Cynthia McDonnell: Murder, She Wrote (Badly)

DeLani R. Bartlette
4 min readNov 1, 2020
Cynthia McDonnell. Image courtesy of Michigan State Dept. of Corrections.

New Year’s Eve, 1998. Just outside Traverse City, Michigan: A call came in to the 911 system. On the other end, a hysterical woman kept shouting, “Oh my god, he’s dead! He’s dead!”

The woman was Cynthia McDonnell. She told the 911 dispatcher that her husband, Dan, had been shot in a robbery.

Indeed, when the Leelanau County deputies arrived, they found Dan face-down in a pool of blood on his bed, still in his striped pajamas. His left arm was underneath his body, and his right arm was at his side, as though he had been sleeping. He had a single .38-caliber bullet wound in the back of his head. All the cash had been taken out of his wallet. The weapon was nowhere to be found.

Police questioned Cynthia and the couple’s daughter, Erin. The two had gone into town to go shopping, where they had been all morning. They had the receipts to prove it.

But there was a plothole in Cynthia’s story: police could find no evidence of forced entry. And there was another strange clue: a bullet hole surrounded by gunpowder burns on a pillow next to Dan’s head.

The next day, Cynthia called the police. Between sobs, she confessed that she had lied about Dan’s manner of death. She explained that she had found him dead earlier that morning. He had committed suicide, she said, and had left her a note instructing her to stage the scene to make it look like a robbery. She said this was because Dan wanted his family to collect on his $300,000 life insurance policy — which would have been void if he committed suicide. She said she did as he instructed, tearing up the note and flushing it down the toilet, then cleaning off the gun and taking it with her before joining their daughter for a morning of shopping. She told police she ditched the gun in a field before they returned home.

She said Dan had killed himself because he was devastated about something extremely personal. He had survived prostate cancer, she said, but the surgery had rendered him impotent.

This new story seemed even more contrived than the first, so police began looking into the couple’s background.

The two had been married in 1975, in Santa Fe, New Mexico. Dan had been a police officer in Albuquerque at the time. In fact, he had been hailed as a local hero for entering a flaming automobile in order to try and save the woman inside. He also worked as the lead investigator into a sex scandal within the Archdiocese of Santa Fe.

Later the family would move to Rye, New York, where Dan continued to serve on the police force as a detective sergeant.

They eventually moved to Bingham Township, Michigan, where Dan was enjoying his retirement. Friends and family insisted Dan would never kill himself, and in fact had been making plans for his daughter’s upcoming birthday, and that he was planning on buying a fishing boat.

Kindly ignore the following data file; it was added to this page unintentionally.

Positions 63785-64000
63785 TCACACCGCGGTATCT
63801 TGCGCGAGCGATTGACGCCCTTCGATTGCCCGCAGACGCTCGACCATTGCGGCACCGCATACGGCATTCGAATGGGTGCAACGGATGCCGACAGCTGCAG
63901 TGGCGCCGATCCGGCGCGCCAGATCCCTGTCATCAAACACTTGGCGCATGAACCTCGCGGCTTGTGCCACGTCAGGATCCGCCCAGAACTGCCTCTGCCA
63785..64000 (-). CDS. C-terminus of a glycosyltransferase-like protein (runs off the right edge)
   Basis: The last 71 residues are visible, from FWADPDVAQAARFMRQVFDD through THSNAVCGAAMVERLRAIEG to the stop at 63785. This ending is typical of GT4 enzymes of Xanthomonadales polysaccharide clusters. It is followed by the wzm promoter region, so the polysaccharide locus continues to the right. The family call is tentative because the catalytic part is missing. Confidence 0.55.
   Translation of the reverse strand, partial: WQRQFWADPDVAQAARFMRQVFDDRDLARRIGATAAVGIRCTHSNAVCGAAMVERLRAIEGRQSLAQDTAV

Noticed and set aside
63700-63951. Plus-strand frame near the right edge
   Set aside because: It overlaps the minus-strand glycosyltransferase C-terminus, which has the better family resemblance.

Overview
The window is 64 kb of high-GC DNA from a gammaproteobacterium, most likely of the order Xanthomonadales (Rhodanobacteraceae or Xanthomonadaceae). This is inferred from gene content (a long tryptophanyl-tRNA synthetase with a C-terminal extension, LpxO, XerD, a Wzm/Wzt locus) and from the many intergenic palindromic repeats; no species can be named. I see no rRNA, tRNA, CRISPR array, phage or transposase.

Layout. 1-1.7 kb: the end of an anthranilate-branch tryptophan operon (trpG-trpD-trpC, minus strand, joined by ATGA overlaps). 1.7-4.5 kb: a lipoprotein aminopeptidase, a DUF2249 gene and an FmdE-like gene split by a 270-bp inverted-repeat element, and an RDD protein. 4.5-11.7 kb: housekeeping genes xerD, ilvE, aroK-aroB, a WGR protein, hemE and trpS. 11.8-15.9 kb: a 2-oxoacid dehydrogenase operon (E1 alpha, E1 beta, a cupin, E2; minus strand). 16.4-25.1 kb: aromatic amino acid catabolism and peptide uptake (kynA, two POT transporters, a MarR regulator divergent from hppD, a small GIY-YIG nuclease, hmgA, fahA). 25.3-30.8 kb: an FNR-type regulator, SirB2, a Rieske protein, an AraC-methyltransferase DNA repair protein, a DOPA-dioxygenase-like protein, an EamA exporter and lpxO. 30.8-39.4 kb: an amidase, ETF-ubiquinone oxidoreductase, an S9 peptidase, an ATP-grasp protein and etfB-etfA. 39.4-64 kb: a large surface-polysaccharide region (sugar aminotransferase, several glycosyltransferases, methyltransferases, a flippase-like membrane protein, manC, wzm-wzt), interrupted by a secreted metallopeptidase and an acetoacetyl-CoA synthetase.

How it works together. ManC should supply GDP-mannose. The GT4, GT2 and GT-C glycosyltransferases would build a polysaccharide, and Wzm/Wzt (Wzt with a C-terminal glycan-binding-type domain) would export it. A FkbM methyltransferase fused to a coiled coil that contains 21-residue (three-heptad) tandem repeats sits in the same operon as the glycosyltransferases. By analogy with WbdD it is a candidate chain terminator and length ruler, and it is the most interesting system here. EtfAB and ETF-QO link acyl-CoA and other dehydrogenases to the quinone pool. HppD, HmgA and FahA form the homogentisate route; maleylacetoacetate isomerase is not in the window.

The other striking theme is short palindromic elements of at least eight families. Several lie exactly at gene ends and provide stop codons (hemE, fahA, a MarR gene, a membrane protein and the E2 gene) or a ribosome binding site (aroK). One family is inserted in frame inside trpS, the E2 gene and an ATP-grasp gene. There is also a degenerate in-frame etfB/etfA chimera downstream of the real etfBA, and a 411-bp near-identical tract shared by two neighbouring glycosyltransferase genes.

Cynthia listed her occupation as “freelance writer,” though not a successful one — no one has been able to find anything she’s published. She was also working on a murder mystery novel and had purchased several books on forensics specifically for writers. The night before Dan’s death, she had even bragged to friends at a party that she was writing the “perfect murder,” and that she could murder someone and the police would be too stupid to catch her.

The couple’s two children — daughter Erin and son Patrick — told police their parents’ marriage had been rocky for some time. They said Cynthia often insulted and berated Dan for his impotence, even in front of the children.

Then investigators began looking into the couple’s finances. Things did not look good — more money was going out than was coming in. Cynthia, specifically, had been spending large amounts of money on big-ticket items like computers and new furniture.

They also found out Dan had recently been subpoenaed. The bank was demanding answers about a trust fund he managed for a disabled relative. Apparently, money was being withdrawn from the account on an almost daily basis, totaling $50,000. When investigators looked at the ATM security footage, it showed Cynthia — and only Cynthia — withdrawing the money.

There was one final clue that made all the pieces fit into place. On the morning of Dan’s shooting, Patrick had been staying at a friend’s house. Erin had been in the shower and remembered her mother coming in to check on her several times — and, at one point, turning the radio up. She said that she had heard something like a car backfiring, but thought nothing of it at the time.

Cynthia McDonnell was arrested in April of 1999 and charged with first-degree murder. She pled not guilty.

Her trial began in February of 2000. Her defense was to stick to her story that Dan had committed suicide and that she had tried to cover it up. She even had one expert witness testify that it was possible that Dan could have shot himself in the back of the head and through a pillow.

But that could not explain how his right hand had no gunshot residue or blood spatter on it.

The jury deliberated for seven hours before coming back with a guilty verdict. At her sentencing hearing, daughter Erin urged the court to give her mother to the maximum sentence under law. Cynthia was given the mandatory minimum sentence for first-degree murder: life without possibility of parole. She is serving her sentence in Level II security in the Huron Valley Complex in Ypsilanti, Michigan.

The .38 revolver has never been recovered.